Germany's government irresponsibly printed fiat Germany currency (the mark) in the 1910's and 1920's to pay for government deficits and debt, subsidize the German people, and pay for the cost of war. Prior to runaway inflation in 1923, the people of Germany were unconcerned by their government's deficit spending, skyrocketing debt, and fiat currency policies. Why the apathy among the German people? The prices for their commodities, services and consumer products were relatively stable. People only become anxious when their pocketbook is affected. The shift from relatively stable prices to runaway inflation in Germany was slow and gradual until all of the sudden, in 1923, inflation hit the German economy like a "bat out of hell." That's when the German people panicked.
There are many similarities between Germany in the 1920's and the United States today. The American economy has enjoyed relatively low inflation for the past twenty years. However, don't let that fool you. Inflation is coming. It's not a matter of if, but when. There is no scientific method to measure when the American public will begin to awaken to the cancer of inflationary pressures, but when Joe Q. Public begins to shift his expectation from price stability to price inflation, watch out. When mom goes and buys milk on Monday because she expects its price to rise by Tuesday, the hammer has fallen.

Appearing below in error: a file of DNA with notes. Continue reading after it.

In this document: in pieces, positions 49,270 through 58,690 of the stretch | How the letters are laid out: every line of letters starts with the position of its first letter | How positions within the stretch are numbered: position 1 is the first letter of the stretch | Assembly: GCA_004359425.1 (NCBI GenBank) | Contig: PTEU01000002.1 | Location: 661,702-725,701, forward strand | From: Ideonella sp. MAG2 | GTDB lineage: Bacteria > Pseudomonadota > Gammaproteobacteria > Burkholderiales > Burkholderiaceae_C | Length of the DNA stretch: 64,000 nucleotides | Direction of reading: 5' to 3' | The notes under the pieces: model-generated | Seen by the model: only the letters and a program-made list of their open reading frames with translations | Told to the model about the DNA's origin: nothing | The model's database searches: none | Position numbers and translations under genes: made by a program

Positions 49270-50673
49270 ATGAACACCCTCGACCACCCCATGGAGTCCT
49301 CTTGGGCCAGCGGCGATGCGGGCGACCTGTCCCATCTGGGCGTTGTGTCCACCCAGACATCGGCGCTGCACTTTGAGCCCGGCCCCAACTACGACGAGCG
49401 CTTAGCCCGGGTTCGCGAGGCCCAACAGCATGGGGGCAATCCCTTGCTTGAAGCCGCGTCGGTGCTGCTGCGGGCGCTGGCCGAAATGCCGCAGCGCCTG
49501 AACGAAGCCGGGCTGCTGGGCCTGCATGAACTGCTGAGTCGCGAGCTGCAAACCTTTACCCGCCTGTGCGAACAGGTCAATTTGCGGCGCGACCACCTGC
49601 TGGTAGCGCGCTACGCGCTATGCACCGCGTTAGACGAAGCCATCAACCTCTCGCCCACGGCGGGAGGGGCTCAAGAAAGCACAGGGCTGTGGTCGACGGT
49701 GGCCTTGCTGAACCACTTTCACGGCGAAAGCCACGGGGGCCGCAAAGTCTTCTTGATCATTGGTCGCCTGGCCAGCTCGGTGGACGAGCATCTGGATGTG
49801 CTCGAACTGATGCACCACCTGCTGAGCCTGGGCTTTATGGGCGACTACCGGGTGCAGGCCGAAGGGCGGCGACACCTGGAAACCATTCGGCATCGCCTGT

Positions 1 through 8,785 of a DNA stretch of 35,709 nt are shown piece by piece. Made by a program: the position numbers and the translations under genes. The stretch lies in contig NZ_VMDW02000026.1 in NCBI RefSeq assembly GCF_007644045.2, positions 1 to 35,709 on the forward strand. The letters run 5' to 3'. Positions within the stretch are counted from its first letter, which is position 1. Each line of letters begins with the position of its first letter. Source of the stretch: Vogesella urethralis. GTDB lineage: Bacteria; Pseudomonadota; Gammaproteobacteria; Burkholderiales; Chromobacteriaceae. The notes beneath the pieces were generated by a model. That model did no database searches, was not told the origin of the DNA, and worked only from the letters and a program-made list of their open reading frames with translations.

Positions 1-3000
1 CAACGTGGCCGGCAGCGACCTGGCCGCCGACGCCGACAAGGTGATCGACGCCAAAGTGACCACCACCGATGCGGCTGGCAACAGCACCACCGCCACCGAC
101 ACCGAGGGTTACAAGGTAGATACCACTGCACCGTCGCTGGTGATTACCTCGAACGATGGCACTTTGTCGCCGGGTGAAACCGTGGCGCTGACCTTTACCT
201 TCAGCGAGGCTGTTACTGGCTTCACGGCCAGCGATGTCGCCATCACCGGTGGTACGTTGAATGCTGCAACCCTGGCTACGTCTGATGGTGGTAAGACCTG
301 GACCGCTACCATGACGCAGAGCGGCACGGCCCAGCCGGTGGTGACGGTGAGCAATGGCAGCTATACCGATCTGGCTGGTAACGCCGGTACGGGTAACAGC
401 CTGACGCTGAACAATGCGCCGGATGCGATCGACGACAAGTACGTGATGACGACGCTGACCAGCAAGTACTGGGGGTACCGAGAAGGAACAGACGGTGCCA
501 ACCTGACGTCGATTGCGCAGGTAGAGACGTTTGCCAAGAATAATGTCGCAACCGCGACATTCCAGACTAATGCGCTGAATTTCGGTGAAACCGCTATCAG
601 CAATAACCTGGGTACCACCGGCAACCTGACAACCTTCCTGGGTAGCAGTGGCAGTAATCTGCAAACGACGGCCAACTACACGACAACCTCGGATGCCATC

The shift from consumer confidence to panic over corrosive inflation can occur slowly or quickly depending on the public's trust in government, the speed of effective communication, and cultural awareness of inflation's dark history. Let's learn from Germany's experience in the 1920's. In Germany, the transition from price stability to consumer panic over price inflation took six years (1917-1923). When public expectation tipped decisively from confidence to panic, Germany's economy entered a very dangerous zone.
A German in the midst of the inflationary panic of 1923 would think like this: “The value of my money is disappearing before my very eyes. I must go and buy anything, I don't care what it is, so long as I can get rid of my money and possess something other than money!"
The frantic rush to get rid of money at all costs and to buy anything else is called “a flight into real values.” As the public's demand for money falls to almost nothing, prices skyrocket. The speed of this shift from price stability to hyper-inflation is staggering. Again, the shift usually starts slowly (six years in Germany's case), but the inflationary movement accelerates until it becomes an economic sonic boom.
In your great-grandfather's day, before Germany and the United States untied their currencies to silver and gold, a person could walk into any bank, hand over a $10 silver bank certificate, and be given $10 worth of silver (or its equivalency in gold). Germany changed that practice in 1914 and took the German mark off the gold standard and began printing massive amounts of paper currency in the late 1910's to pay for their World War I debts, cover the interest on bonds sold to other nations, and fund costs of subsidies for the German people like healthcare (sound familiar?). The United States created the Federal Reserve in 1913, but the United States moved much slower than Germany in taking the dollar off the gold standard, finally doing so in 1971. As always happens, when a central bank prints fiat money to fund debt, prices for consumer goods and commodities inflate. America began to see inflation in the 1970's, but except for the late 1970's, America's inflation (like Germany in the late 1910's and early 1920's) was modest. However, when the inflationary hammer falls, it falls fast.